Why some families are giving their children’s inheritance to charity

In the past, children of ultra-wealthy families could expect a substantial part of their parent’s fortune to eventually pass to them. Now 21st-century attitudes to wealth transfer are changing, and parents are thinking about how the money will impact their children’s lives.

A generous inheritance has never been a possibility for billionaire Hong Kong property mogul Wing-Ching Shih’s three children.

Wing-Ching’s 30-year-old son Alex Shih revealed in a recent media interview that he will see little of his father’s wealth after the 70-year-old decided to give away his entire 45 percent stake in the family business, estimated to be worth about $400 million, to charity.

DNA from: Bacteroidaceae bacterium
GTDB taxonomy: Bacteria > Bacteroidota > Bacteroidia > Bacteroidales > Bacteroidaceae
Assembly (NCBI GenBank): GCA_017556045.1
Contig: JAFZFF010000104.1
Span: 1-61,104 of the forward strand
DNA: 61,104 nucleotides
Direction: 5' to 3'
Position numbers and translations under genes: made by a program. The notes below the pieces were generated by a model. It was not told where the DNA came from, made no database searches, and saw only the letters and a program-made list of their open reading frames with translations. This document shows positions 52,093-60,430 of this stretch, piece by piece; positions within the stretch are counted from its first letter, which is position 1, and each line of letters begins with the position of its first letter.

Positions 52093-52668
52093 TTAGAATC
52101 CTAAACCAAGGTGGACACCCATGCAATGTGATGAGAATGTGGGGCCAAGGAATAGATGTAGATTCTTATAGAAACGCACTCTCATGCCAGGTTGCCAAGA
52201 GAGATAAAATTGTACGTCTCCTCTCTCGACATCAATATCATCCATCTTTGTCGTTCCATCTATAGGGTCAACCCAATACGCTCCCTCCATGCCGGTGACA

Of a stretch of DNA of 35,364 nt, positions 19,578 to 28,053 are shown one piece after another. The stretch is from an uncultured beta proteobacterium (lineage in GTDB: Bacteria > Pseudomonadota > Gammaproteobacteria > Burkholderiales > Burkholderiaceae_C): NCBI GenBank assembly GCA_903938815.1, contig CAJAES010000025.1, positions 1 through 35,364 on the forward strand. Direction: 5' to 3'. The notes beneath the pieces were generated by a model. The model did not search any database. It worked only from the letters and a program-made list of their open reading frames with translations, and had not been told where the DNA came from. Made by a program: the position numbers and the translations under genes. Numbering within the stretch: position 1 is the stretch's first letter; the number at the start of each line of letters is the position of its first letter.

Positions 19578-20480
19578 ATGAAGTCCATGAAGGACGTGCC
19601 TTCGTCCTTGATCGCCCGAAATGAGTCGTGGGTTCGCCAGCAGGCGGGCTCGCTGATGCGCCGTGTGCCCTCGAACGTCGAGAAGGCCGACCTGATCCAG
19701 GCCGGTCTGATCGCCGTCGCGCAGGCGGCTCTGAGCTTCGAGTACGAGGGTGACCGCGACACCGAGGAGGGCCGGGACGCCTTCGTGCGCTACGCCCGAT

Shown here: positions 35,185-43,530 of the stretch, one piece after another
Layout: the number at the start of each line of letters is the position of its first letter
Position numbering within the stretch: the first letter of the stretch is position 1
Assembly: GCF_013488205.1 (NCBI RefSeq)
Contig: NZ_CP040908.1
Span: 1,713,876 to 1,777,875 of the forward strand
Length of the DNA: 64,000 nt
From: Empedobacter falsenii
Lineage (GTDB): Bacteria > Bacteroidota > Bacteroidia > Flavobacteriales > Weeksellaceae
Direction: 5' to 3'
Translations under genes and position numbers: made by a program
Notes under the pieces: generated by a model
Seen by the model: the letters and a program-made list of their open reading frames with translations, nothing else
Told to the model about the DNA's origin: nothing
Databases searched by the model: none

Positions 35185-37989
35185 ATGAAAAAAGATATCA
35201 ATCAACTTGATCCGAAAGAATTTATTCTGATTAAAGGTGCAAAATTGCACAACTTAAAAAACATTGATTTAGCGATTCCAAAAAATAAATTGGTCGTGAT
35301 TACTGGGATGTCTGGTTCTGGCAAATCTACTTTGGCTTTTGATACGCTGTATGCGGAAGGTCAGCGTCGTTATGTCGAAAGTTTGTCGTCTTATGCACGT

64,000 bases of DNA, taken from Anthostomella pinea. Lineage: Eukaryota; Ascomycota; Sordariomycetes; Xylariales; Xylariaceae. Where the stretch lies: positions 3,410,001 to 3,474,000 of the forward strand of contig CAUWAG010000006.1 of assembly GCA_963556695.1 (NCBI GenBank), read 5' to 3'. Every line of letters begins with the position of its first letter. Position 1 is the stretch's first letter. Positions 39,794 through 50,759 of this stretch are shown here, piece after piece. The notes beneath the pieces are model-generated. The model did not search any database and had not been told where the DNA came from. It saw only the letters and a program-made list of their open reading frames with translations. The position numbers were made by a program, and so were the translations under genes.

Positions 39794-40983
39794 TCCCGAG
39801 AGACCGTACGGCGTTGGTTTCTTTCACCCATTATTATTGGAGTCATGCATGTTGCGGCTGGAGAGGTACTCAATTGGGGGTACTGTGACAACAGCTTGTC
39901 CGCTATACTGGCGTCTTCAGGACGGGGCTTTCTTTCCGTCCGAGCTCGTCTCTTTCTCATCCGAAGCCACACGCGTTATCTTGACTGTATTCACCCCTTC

Wing-Ching founded property giant Centaline Group, which handles two out of every five property transactions in Hong Kong and reported a profit of $191 million last year.

The money from that the business was gifted to the family’s Shih Wing-Ching Foundation in 2008. The foundation supports community work in society, with particular focus on the improvement of livelihood, education, and healthcare in rural China.

Shih, who is vice chairman of Centaline Group, said he accepted his father’s decision to keep his children humble and teach them the value of money. “He [Wing-Ching] told us when we were very young and we did not have a choice,” Shih told Bloomberg.

Read the full story at Campden FB.
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